With that SEO history lesson in mind, it’s essential to understand Google is getting more adept at matching searcher intent with the content vying for particular searches. Any company's best chance to rank for specific topics is to develop high-quality, value-based content that centers around a "topic cluster.”  

Here is what HubSpot has to say about the strategy behind the topic cluster approach to content planning: 

“Topic clusters rearrange the architecture to look more like the image below, where clusters of content that cover a topic area link to a central pillar page that definitively -- yet broadly -- outlines the topic. By linking all internal content within that topic to a pillar page, search engines such as Google, Bing, or Yandex can easily scan all the content and understand that there is a semantic relationship between the pages' content. The cluster setup also signals to search engines that there is real breadth and depth in the content, which gives the pillar page more authority on the topic. Algorithms like Google’s RankBrain reward this orderly linking with higher search placement.”

 

Man using mobile phone for competitor research

2. Competitor Research

What type of content are your competitors writing? Can you identify any trends in the way they create their content? What kind of content do they give priority? Which blogs or videos are getting the most engagement?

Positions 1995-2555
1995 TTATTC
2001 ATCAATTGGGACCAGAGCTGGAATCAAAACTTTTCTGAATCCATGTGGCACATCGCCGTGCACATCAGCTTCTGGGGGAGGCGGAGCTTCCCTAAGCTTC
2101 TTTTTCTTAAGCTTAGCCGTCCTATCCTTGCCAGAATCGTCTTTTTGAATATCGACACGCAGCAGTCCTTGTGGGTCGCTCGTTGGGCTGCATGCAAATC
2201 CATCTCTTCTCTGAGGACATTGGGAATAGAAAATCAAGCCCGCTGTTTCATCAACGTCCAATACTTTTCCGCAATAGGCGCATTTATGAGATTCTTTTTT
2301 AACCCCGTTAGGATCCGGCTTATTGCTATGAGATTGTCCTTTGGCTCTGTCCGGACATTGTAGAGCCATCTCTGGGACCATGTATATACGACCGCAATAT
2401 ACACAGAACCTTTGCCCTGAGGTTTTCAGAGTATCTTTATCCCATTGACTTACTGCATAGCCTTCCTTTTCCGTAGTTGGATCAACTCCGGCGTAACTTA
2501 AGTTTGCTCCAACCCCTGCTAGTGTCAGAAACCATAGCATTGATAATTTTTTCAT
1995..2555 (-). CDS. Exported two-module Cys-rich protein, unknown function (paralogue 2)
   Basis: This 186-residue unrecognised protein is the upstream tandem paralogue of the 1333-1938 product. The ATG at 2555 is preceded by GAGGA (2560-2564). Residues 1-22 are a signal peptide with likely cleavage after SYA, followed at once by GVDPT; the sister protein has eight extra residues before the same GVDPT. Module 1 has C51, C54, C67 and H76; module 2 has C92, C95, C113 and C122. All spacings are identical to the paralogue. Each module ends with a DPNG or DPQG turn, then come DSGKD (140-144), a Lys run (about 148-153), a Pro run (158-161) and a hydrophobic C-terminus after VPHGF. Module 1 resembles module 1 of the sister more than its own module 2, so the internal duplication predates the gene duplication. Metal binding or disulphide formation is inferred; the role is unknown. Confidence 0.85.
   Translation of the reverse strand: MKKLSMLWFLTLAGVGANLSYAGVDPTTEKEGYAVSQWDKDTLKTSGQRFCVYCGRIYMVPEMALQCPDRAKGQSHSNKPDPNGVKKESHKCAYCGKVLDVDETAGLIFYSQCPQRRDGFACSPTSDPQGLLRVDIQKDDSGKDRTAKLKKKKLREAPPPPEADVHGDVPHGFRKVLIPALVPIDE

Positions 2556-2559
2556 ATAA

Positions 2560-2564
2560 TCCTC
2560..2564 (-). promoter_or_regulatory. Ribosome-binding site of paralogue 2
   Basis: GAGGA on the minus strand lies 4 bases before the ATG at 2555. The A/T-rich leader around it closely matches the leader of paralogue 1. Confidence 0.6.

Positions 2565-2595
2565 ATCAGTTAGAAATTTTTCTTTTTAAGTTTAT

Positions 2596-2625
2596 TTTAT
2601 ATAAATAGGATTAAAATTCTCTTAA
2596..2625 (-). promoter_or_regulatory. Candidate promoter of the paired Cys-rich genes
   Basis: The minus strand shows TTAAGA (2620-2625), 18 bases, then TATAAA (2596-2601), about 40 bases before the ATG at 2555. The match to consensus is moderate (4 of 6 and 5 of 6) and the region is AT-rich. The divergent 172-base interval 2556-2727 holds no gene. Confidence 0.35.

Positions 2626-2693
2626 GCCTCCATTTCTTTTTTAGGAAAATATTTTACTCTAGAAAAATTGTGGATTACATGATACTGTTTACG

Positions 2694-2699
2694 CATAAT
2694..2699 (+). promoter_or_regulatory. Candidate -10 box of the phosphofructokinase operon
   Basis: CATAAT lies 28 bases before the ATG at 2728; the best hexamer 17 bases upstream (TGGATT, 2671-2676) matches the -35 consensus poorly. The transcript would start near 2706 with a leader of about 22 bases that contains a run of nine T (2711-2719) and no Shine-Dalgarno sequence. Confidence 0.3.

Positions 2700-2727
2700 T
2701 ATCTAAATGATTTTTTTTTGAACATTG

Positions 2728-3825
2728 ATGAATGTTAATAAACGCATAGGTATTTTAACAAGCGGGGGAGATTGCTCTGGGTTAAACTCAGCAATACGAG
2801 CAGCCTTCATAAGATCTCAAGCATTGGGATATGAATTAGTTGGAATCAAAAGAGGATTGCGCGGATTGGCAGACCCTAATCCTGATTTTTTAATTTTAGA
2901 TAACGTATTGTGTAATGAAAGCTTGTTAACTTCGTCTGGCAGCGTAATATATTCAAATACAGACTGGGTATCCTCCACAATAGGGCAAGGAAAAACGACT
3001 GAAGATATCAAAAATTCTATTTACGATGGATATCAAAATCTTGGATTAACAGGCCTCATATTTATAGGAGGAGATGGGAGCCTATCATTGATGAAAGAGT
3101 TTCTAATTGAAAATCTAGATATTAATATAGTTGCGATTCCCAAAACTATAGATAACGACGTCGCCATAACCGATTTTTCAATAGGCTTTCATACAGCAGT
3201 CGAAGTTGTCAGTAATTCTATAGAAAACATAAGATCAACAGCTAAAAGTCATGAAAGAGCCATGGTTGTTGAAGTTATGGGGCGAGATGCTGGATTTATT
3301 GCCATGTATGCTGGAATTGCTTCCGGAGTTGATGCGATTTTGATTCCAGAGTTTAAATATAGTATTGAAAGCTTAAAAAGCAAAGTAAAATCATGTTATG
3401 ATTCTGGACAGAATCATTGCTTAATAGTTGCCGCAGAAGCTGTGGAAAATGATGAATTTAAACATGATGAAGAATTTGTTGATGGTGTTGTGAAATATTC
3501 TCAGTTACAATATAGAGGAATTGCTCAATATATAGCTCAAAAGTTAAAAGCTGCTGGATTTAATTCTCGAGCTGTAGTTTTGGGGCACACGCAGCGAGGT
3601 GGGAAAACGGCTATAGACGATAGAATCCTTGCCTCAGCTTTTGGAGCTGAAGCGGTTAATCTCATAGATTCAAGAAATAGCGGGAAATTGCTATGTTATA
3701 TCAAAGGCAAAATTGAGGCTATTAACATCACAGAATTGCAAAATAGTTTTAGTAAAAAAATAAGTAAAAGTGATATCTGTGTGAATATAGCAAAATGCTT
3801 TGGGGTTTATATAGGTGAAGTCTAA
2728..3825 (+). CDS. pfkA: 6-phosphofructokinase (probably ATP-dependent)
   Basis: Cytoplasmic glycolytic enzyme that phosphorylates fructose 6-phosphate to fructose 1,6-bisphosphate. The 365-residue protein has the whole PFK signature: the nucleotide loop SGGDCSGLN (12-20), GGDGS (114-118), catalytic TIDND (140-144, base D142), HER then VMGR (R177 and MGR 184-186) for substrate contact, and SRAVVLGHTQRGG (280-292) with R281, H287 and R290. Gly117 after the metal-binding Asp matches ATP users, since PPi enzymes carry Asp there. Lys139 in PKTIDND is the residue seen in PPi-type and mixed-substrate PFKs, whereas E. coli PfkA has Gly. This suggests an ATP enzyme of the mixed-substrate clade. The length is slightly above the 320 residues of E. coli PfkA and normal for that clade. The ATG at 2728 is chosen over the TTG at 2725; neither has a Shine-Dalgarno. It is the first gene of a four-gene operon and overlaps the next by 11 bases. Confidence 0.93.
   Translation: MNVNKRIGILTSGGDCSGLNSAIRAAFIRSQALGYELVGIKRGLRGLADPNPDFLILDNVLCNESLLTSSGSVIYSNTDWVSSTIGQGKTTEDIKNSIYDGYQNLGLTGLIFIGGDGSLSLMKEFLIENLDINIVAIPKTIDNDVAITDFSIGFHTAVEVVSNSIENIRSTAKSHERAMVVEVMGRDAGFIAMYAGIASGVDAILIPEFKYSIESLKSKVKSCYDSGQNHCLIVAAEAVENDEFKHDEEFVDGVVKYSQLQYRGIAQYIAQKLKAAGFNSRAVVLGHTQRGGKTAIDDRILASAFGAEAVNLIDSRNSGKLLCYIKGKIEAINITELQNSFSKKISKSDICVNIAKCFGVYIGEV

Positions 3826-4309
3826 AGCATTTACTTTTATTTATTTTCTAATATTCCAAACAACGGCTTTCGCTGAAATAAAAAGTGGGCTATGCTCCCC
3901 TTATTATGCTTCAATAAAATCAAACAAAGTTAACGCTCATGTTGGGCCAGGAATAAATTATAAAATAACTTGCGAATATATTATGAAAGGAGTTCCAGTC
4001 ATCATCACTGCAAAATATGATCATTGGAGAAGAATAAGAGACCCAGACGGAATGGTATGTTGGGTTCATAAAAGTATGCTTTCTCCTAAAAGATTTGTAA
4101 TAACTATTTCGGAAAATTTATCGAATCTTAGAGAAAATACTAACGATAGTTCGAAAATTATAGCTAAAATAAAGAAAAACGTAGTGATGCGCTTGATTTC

Stalk your competitors! You share customers, so if a content strategy is working for them, there's a good chance targeting similar topic areas will work for you. It’s a quick way to keep an eye on the competition and provide a jumping-off point towards where to look next for content direction. Identify what's working, what's ranking, and then use that information to create something even better.

What Forms Of Content Can I Use?

You can consider various content mediums, but your customer’s preferences should influence them. The most popular content mediums are:

  1. Blogs: create articles that give your customers value. This could be anything from 'how-to' articles to listicles.
  2. Videos: are there any “behind the scenes” videos that would humanize your brand? Do you have an area of expertise you can’t fully capture in writing alone? Put this content in a video and instantly add value to your topic cluster!
  3. Interactive content: this is content created primarily to drive engagement with your customers. It includes surveys, quizzes, "pick your own adventure" pieces, competitions, etc.
  4. Thought leadership content: you must establish your brand as an expert in your field. The best type of content to do this are ebooks, webinars, pillar pages, etc.